Tad Callister: That's a very fair question and a good question. And I did have some concerns but they were overcome by a couple of factors. One is that we live in a day of the Internet. And these questions were available, these attacks are available. And most people are going to hear them one way or another. They'll hear them from a friend or someone who's not a friend, or they're going to see them when they read on the internet. Or their kids are going to have these questions or their friends are going to have these questions. And I thought true faith, as the Lord said, is know the truth, and the truth will make you free. And I think the more you understand the opposition, and the more you have responses to it, or you have the spiritual faith to endure some questions that may not be answered, it's a way to strengthen testimonies, not weaken testimonies. And I think it was Peter who said, "Be ready always to give an answer to every man that asketh you a reason of the hope that is in you," but how can you give answers if you haven't paid the price to find out what their questions are, and their attacks are? And so hopefully this will strengthen testimonies and immunize people against some of these attacks that may come in the future. And they'll say, "Oh, yeah, I've heard that question. And I know the answer, or I'm contented with my own spiritual response at this point."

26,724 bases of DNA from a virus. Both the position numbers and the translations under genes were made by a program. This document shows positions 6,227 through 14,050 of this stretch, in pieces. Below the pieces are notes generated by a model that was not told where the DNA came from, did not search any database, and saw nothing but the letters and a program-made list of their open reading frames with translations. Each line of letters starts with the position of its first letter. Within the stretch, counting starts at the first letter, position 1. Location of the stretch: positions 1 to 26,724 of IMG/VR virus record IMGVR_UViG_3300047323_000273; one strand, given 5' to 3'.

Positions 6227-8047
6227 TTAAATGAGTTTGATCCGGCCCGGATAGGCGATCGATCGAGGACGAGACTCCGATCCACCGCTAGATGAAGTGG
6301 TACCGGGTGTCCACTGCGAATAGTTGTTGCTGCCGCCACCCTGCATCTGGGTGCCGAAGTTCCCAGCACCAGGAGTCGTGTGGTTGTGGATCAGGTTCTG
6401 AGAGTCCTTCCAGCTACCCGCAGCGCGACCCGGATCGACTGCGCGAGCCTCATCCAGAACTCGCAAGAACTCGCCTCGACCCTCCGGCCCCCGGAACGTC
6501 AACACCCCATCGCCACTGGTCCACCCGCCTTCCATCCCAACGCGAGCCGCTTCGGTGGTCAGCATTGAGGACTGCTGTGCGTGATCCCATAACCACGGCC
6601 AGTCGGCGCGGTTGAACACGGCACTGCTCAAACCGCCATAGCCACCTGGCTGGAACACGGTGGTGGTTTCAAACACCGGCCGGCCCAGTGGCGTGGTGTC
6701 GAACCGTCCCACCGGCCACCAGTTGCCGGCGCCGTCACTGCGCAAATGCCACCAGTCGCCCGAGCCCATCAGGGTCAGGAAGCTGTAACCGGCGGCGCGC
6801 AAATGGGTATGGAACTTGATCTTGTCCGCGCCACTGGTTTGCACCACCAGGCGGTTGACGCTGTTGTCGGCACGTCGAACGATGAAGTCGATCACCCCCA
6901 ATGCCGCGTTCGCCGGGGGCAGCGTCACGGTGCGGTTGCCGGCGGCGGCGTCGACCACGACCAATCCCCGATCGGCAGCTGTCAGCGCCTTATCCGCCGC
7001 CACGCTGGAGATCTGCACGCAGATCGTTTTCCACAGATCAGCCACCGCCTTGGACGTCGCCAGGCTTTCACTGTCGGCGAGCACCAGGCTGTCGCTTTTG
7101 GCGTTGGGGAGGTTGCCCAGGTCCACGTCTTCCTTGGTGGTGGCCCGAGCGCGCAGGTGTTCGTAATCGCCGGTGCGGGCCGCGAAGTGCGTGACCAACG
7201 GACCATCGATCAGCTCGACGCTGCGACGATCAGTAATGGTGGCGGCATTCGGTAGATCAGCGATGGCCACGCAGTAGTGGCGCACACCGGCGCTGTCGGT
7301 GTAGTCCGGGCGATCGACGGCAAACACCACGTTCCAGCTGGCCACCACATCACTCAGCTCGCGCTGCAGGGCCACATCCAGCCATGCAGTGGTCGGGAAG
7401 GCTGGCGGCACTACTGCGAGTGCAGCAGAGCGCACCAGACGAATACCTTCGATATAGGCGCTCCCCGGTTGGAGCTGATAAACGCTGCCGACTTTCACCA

Later in the interview, Elder Callister provided examples of some of the opposition included in his book as well as the defense he would make against those claims.